Guitar Interactive Magazine toggle menu

Review

Line 6 PowerCab 112 and 112 Plus

Issue #58

Whether you like it or not, modellers are coming for you. The current generation of units are so alarmingly good that even seasoned guitarists and engineers are struggling to tell the difference between a mic’d valve amp (tube amp, for our American friends) and a modelled recreation of the same setup.
Nick Jennison

PROS:

Gives your modeller that “amp in a room” feel

Lightweight and compact

Monstrously loud

Simple to operate

CONS:

Not a lot

Guitar Interactive star rating: 4.5 stars

Yamaha Powercab 112 - MSRP £549 (UK)  $839.99 (US)

Powercab 112 Plus - MSRP £649 (UK)  $1119.99 (US)


Line 6 PowerCab 112 and 112 Plus

The Powercab 112 and Powercab 112 Plus from Line 6 are 1x12 active speaker systems that boast an authentic “amp-in-the-room” playing experience when paired with any modeler, profiler, or even an amp-simulation pedal. Loud enough to fill any small club or medium-sized venue, and six classic speaker models as alternatives to your current favourite cab, Nick Jennison puts the Line 6 Powercab through its paces.

Whether you like it or not, modellers are coming for you. The current generation of units are so alarmingly good that even seasoned guitarists and engineers are struggling to tell the difference between a mic’d valve amp (tube amp, for our American friends) and a modelled recreation of the same setup. Whether you’re laying it down in the studio or going straight to FOH, modelling is most definitely the future.

There is, however, one aspect of the guitar playing experience that can’t be modelled, and that’s the physical interaction between the guitar and the air being moved by the speakers. It’s a common misconception that the guitar’s signal runs in one direction, from guitar to amp to speakers to ears. In reality, more than a little of the energy coming from the speakers feeds back to the guitar, physically vibrating the strings and (if your instrument is lively enough) the body and neck wood. The result is that delicious sustain and touch sensitivity that you only get from playing through a loud amp.

Enter the Powercab 112 and Powercab 112 Plus. These compact, light, loud little fellas aim to bridge the gap between the flexibility, versatility and superb tones that modellers will provide and the visceral, tactile experience of playing through an amp. Both units offer six speaker models, based on a Vintage 30, a Greenback, a Creamback, a Jensen P12Q, an Eminence Swamp Thang and an Alnico Blue; something to flatter whatever type of tone you’re aiming for. There’s also a “flat” mode for FRFR operation, in case you want to use your modeller to provide cab modelling. On the 112 Plus, you also get 128 preset slots to store your own IRs, and they can be recalled via MIDI.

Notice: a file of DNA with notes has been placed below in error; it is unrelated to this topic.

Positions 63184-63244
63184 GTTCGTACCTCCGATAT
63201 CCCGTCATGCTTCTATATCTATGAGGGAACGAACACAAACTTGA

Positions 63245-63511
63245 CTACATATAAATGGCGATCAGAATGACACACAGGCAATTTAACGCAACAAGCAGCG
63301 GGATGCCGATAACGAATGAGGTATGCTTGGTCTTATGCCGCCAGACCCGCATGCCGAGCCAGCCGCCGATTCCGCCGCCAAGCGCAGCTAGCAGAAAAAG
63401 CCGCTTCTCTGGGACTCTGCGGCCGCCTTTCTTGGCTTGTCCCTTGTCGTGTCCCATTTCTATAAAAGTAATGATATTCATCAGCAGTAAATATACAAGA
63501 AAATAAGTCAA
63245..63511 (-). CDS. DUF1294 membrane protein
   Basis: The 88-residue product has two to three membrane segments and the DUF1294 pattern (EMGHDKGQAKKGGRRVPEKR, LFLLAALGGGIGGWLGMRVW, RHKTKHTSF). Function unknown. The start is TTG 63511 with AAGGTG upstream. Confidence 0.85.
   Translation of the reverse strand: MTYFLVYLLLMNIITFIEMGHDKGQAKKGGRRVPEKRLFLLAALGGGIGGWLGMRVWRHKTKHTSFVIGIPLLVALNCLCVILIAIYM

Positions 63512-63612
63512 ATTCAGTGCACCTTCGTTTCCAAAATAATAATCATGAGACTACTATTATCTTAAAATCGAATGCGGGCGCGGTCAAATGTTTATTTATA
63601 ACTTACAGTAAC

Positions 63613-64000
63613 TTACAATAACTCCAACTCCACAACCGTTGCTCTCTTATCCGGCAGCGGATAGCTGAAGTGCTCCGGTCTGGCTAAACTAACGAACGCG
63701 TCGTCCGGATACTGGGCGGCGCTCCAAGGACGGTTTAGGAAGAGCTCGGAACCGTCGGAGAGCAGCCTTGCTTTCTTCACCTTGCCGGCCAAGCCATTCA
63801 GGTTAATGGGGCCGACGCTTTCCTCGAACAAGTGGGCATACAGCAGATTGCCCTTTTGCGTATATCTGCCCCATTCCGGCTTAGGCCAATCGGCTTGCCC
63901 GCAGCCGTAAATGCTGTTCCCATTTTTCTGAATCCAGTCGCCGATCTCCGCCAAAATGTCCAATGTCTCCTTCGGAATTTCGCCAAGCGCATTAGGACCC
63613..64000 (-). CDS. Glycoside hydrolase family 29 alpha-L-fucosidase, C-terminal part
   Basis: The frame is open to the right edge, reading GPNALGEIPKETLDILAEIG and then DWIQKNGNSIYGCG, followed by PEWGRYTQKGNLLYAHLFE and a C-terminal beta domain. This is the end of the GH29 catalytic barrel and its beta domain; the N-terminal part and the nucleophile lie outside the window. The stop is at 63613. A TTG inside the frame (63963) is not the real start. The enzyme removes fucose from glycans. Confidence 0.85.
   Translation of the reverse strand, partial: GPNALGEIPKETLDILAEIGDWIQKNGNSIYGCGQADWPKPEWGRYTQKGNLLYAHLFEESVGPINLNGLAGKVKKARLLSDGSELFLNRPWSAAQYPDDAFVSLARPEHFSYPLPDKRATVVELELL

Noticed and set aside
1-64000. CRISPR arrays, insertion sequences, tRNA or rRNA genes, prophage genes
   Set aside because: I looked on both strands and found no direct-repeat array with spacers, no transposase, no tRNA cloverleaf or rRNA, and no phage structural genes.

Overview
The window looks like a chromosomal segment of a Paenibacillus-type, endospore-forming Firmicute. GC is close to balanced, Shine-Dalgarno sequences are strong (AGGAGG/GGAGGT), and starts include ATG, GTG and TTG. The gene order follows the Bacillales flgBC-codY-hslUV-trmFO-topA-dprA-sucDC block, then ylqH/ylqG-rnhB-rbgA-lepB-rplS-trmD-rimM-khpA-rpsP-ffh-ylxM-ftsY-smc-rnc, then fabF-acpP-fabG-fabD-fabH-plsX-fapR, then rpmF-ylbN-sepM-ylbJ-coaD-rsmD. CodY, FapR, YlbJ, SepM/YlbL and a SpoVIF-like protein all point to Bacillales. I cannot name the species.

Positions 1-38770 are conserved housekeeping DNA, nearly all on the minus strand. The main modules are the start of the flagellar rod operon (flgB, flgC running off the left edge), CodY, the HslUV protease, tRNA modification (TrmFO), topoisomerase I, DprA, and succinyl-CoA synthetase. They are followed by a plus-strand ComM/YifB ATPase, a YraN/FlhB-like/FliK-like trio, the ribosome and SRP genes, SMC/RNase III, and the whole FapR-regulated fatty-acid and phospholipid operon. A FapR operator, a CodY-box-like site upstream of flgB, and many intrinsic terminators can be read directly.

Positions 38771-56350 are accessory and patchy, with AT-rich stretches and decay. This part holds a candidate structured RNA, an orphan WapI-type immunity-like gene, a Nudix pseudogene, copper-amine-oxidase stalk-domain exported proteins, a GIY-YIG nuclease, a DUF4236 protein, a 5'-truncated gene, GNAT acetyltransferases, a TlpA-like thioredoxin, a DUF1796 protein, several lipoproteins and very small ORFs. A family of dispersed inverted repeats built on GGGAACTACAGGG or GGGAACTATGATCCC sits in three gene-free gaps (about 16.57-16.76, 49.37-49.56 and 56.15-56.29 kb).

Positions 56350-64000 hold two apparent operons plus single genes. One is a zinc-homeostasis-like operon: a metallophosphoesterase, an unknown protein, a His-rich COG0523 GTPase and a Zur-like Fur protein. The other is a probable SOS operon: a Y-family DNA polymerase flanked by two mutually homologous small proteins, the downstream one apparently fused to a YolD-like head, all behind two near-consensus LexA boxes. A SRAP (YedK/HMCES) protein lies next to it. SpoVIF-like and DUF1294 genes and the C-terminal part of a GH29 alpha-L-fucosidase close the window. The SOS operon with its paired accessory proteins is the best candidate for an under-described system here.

In our tests, we hooked up a Helix with the XLR outs (with stock cab impulses) running through our monitors (pretty typical 2-way PA wedges, the kind you’ll see on any stage in the land), and ran the 1/4” outs (without any cab emulation) to the Powercab 112 Plus, mic’d with an AKG C414 (a relatively flat-sounding mic). We also recorded the Powercab’s onboard DI, to see how close it came to the sound of the cab in the room.

Looking at four typical families of amps (a high gain Soldano SLO, a Marshall JTM45, an AC30 and a Fender Deluxe) through appropriate speaker types (V30, Greenback, Alnico Blue and P12Q respectively), the Powercab’s delivery is flattering, bold and very pleasant to play. It felt a lot more familiar than the same sounds through the stage monitors and significantly more inspiring to play.

The real shocker was the sustain test though. At comparable volumes, having the Powercab next to me made the guitar feel significantly more alive than playing through the floor monitors - even using the Powercab’s DI to drive them. Notes bloomed more readily and sustained way longer, even with a comparatively clean sound.

To say I’m impressed is a bit of an understatement. These units alleviate the biggest issue facing modeller users in an elegant, compact box. It looks like an amp, it sounds like an amp, but most importantly, it feels like an amp.

SPECS

Custom Guitar Coaxial 12" Speaker

8 ohm Speaker Impedance     

1" Compression Driver  

70Hz - 20kHz  Frequency Response   

For more information, please visit:

line6.com

GI 88 Coverv3.png
Comments

Issue #60

Jimi Hendrix

Out Now

Read the Mag
Top